By Andy Sullivan CLARKSVILLE, Tenn. (Reuters) – When the coronavirus pandemic forced the closure of U.S. schools a year ago, Congress took action to ensure that low-income families whose children received free meals at school would have money to buy food on their own.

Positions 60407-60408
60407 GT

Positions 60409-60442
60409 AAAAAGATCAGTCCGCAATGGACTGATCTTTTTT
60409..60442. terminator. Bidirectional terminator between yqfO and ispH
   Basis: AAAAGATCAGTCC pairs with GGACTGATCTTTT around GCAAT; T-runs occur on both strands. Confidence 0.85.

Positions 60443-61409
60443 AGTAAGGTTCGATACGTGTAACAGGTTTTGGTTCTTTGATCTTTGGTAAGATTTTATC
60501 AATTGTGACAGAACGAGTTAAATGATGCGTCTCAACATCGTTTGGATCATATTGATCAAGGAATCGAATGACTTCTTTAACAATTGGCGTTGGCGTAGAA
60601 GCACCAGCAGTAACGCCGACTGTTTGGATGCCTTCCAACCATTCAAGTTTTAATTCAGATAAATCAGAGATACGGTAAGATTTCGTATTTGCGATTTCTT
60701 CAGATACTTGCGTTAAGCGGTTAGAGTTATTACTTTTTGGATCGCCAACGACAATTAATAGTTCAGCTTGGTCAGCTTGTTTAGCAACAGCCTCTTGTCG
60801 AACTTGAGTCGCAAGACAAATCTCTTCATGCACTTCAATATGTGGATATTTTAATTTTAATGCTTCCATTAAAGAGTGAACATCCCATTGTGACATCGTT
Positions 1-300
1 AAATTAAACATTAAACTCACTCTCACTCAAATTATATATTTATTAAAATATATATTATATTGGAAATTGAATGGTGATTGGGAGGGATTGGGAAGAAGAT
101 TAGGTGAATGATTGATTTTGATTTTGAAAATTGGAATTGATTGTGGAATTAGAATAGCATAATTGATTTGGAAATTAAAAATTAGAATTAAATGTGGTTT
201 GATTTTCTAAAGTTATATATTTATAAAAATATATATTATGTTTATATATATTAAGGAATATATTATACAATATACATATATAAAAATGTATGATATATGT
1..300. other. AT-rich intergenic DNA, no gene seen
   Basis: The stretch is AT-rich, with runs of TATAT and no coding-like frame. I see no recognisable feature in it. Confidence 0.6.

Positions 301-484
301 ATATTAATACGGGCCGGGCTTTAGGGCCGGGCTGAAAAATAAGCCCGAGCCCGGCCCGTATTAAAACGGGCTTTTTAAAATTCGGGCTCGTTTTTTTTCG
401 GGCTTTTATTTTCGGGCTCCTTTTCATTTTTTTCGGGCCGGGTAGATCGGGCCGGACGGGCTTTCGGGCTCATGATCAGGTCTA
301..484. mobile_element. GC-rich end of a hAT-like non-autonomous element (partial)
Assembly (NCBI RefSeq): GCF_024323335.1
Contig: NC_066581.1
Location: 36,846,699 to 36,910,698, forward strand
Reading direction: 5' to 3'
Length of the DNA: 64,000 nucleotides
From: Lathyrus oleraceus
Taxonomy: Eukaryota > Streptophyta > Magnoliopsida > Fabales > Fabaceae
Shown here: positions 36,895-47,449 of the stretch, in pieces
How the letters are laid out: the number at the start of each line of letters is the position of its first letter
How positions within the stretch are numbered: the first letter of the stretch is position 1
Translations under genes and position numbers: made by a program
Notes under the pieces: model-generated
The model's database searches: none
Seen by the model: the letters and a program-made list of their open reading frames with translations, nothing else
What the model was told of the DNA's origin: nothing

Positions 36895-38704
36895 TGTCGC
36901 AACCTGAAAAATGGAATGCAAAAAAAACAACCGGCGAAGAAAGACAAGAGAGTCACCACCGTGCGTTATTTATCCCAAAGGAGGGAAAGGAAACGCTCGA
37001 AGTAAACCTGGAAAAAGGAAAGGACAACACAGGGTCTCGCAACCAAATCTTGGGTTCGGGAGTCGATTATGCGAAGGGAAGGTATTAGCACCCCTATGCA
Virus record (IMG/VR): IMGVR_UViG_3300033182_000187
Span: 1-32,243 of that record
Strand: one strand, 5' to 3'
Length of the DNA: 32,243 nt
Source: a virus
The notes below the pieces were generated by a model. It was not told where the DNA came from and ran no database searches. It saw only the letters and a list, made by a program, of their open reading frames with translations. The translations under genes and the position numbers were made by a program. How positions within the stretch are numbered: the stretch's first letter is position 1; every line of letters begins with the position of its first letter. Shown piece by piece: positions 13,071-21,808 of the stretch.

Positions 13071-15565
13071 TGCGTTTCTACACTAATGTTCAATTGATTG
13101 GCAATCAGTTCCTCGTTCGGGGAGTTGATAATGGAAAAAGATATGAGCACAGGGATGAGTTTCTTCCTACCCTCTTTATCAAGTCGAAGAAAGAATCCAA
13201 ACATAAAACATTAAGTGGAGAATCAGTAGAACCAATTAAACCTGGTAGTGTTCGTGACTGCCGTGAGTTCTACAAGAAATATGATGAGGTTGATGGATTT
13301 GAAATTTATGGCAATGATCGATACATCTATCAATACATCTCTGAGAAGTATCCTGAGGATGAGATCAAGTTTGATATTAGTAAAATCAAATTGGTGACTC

But nobody told AmberLee McCann. The single mother, who cares for foster children along with her two sons, quickly ran through her savings after she quit her jobs at a veterinary practice and a real estate firm because she has underlying health issues and feared catching COVID-19, and money was running low. Trips to the grocery s…

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